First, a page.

Chip Kelly had done a little homework on the whole Michael Vick age thing, and was armed with a response when the subject was broached earlier this week.

“Number one, I think when you look at his age and study it for quarterbacks, he is actually younger than Tony Romo and about the same age as Eli Manning.  I think sometimes when you look at him because he has been in the league for a while and he came out early from college. And you look at his age and say, boy, he’s aging.  And it’s funny,” said Kelly. “So I think there is a lot more to Michael.”

Fair enough. But the question wasn’t about how Vick ranks by age compared to his contemporaries, but rather how Kelly planned on getting a soon-to-be 33-year old to change his spots.

We have referenced several times Kelly’s stated stance on what he expects out of the quarterback position. This is from a 2011 coach’s clinic [Kelly warned not to believe everything you read, but did not deny these were his words when presented to him]:

The job of a quarterback is simple. He has to “let it happen, and not make it happen.” We want to move forward. That is a concept you have to make your team understand. The cardinal sin at our place is the quarterback sack. We want the ball out of the quarterback’s hands in 1.5 seconds. That does not mean holding the ball until 2.5, waiting for someone to get open.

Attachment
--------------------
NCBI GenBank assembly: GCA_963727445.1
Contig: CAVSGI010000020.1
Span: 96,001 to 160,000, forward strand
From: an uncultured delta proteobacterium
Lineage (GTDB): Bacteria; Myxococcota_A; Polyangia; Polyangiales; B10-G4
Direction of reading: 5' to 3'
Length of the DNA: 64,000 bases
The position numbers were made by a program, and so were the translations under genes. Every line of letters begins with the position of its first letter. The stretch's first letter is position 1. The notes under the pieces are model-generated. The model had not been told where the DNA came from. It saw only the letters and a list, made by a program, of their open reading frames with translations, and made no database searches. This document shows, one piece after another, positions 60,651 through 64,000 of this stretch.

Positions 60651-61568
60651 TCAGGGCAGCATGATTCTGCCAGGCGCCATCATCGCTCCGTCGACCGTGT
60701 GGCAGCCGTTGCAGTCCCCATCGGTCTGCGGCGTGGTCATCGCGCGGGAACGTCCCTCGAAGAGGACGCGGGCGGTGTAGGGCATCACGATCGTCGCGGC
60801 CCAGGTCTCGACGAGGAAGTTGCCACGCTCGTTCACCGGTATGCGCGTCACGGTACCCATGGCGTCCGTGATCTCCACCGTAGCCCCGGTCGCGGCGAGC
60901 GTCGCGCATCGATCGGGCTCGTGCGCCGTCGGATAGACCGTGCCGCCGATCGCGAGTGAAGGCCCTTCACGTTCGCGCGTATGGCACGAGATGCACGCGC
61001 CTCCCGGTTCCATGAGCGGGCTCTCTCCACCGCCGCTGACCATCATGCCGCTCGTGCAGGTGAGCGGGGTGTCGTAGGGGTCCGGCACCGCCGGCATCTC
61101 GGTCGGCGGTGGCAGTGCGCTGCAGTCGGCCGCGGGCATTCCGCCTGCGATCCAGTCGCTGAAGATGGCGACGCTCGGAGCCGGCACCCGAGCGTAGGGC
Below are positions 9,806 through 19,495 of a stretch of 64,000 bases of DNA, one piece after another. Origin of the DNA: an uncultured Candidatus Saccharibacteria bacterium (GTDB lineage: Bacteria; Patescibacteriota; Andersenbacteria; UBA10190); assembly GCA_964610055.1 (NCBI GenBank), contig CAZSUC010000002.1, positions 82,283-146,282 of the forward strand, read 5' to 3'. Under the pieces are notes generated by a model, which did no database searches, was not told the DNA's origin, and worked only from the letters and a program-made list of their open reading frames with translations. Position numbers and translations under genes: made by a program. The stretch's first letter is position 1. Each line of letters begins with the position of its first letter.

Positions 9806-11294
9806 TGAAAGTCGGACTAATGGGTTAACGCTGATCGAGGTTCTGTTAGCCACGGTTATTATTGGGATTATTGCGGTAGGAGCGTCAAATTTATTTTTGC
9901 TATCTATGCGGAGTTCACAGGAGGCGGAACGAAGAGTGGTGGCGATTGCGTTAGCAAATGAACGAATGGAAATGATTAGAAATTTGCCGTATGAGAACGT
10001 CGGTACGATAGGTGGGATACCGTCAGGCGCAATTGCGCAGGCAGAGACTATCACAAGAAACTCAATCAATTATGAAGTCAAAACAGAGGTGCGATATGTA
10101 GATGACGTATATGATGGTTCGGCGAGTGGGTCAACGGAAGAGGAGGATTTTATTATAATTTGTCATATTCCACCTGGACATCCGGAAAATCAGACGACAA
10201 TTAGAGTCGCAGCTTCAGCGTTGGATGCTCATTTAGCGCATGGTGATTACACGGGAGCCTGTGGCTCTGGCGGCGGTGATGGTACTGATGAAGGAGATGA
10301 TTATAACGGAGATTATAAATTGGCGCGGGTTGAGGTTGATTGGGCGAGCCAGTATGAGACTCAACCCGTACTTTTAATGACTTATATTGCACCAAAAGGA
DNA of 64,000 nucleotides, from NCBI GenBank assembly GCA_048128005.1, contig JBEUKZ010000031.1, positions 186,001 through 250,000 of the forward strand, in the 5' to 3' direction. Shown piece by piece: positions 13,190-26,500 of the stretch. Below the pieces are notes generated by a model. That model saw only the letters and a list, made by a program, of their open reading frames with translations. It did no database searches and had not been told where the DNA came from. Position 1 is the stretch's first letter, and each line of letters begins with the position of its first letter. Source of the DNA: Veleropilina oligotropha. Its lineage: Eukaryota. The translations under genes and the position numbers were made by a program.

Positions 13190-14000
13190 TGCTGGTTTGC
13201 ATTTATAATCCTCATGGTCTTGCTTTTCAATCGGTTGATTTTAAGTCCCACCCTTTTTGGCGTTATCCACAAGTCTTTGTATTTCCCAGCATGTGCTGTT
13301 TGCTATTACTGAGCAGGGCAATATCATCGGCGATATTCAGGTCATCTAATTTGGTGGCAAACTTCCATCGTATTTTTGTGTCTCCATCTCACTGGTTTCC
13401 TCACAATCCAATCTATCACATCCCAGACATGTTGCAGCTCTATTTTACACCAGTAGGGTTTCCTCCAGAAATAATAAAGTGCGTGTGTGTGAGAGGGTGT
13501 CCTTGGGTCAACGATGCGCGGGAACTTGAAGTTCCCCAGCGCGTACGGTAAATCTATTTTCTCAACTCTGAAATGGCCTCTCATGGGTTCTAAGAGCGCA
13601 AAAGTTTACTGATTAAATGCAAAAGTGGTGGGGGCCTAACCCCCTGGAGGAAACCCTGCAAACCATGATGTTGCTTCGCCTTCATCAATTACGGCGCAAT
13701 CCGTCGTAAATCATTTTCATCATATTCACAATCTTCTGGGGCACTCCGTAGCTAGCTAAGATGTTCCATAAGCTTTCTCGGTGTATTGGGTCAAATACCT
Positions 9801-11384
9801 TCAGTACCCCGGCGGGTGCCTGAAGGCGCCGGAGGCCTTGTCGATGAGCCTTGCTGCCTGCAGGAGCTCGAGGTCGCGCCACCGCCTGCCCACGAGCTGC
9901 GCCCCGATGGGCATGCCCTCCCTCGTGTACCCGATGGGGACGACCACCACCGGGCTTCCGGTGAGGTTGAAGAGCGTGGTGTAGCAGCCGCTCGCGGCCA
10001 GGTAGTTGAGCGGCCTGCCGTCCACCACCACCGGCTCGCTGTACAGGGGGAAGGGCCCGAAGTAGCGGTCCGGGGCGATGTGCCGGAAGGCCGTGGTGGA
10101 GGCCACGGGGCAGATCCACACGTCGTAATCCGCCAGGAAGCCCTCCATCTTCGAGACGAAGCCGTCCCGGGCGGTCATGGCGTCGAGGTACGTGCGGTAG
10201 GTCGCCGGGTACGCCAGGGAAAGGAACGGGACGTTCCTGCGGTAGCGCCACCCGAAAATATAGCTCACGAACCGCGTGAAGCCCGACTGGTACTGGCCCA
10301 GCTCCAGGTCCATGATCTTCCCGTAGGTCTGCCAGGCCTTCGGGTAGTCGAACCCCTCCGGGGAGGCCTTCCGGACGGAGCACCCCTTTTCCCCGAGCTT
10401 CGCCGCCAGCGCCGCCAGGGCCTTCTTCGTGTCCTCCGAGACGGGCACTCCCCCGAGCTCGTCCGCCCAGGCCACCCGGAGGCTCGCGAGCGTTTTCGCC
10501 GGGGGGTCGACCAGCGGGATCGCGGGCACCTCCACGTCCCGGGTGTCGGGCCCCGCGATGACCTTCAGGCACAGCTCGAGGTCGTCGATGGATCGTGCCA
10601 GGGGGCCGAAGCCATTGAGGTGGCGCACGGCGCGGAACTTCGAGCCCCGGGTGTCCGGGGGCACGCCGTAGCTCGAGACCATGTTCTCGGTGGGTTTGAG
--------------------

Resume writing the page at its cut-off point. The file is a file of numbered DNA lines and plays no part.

How can he get Vick to fit that description?

“Some of the systems that they run they don’t ask him to get the ball out quick.  Do I think he can get the ball out quick?  I think he’s got an unbelievable release.  It’s up and out and it’s quick,” said Kelly.

“What he’s asked to do from a read progression and all those other things, I don’t know what he’s been asked to do in the past, but that’s our job as coaches where he can get the ball out quickly, because we have some play makers on the offensive side of the ball that are going to flourish when we get the ball in their hands, so that’s on us as coaches.  Not on the quarterback.”

Sounds like, in Kelly’s view, the system should help correct the problem. Even if true, there is still the whole issue of gaining command of said system. Vick was asked to re-learn the quarterback position in certain respects when he came to Philadelphia, with mixed results. Sometimes the Masters degree he crammed for under Andy Reid and Marty Mornhinweg helped him, sometimes he looked encumbered by it.

Now, he’ll be asked to learn another language.

“I don’t know if it’s rebuilding. I think it’s going to be very new from what he was trained to do because systematically it’s going to be different,” said offensive coordinator Pat Shurmur. “But it’s something that we’ll teach it in a way where he’ll be able to pick it up quickly and get out there and do what he does.”

Kelly seems to prefer a simplified approach to football, and the coaches have been quick to point out that they are not reinventing the wheel here, so they don’t anticipate a gigantic learning curve. But there will be one. A lot of it is about getting accustomed to new verbiage. Kelly wants everything to be truncated.

“It will probably be a less wordy operation,” said Shurmur. “No matter what we decide to run or what the plays are, we’ll try to have one or two words to paint the picture instead of five or six.

“Whether you called it ‘Z-in’ and now you call it ‘Apple’ — I called it ’22 Z-in’ for a lot of years, now we decided to call it ‘Apple.’ I know what ‘Apple’ is, and I think they’ll learn it. I think what’s important is we decide what we’re going to teach, we teach it to them in a way that they can understand it, and then let them go out and play fast.”

How fast can Vick [and the rest of the QBs on the roster] play in the new system? I would imagine that will be part of the evaluation during Kelly’s open quarterback competition.